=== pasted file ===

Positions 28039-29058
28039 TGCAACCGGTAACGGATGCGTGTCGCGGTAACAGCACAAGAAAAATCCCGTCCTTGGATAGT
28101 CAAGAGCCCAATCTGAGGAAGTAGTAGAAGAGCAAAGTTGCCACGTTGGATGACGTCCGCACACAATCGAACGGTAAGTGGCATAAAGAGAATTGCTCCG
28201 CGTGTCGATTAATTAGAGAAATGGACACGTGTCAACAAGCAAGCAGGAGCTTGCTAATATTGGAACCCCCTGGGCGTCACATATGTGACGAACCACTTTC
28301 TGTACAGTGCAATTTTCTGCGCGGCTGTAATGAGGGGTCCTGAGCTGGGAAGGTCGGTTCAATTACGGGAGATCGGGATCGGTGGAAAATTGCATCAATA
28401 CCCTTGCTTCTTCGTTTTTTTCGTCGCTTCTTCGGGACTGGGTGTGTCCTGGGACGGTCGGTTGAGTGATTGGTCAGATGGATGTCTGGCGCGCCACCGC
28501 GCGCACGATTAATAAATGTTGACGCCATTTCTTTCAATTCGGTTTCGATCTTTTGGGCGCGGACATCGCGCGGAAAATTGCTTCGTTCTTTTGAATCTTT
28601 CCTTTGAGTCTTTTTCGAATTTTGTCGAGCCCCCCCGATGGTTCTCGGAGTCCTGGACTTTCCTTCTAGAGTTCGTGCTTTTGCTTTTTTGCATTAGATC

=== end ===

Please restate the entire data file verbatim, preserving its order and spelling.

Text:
Positions 28039-29058
28039 TGCAACCGGTAACGGATGCGTGTCGCGGTAACAGCACAAGAAAAATCCCGTCCTTGGATAGT
28101 CAAGAGCCCAATCTGAGGAAGTAGTAGAAGAGCAAAGTTGCCACGTTGGATGACGTCCGCACACAATCGAACGGTAAGTGGCATAAAGAGAATTGCTCCG
28201 CGTGTCGATTAATTAGAGAAATGGACACGTGTCAACAAGCAAGCAGGAGCTTGCTAATATTGGAACCCCCTGGGCGTCACATATGTGACGAACCACTTTC
28301 TGTACAGTGCAATTTTCTGCGCGGCTGTAATGAGGGGTCCTGAGCTGGGAAGGTCGGTTCAATTACGGGAGATCGGGATCGGTGGAAAATTGCATCAATA
28401 CCCTTGCTTCTTCGTTTTTTTCGTCGCTTCTTCGGGACTGGGTGTGTCCTGGGACGGTCGGTTGAGTGATTGGTCAGATGGATGTCTGGCGCGCCACCGC
28501 GCGCACGATTAATAAATGTTGACGCCATTTCTTTCAATTCGGTTTCGATCTTTTGGGCGCGGACATCGCGCGGAAAATTGCTTCGTTCTTTTGAATCTTT
28601 CCTTTGAGTCTTTTTCGAATTTTGTCGAGCCCCCCCGATGGTTCTCGGAGTCCTGGACTTTCCTTCTAGAGTTCGTGCTTTTGCTTTTTTGCATTAGATC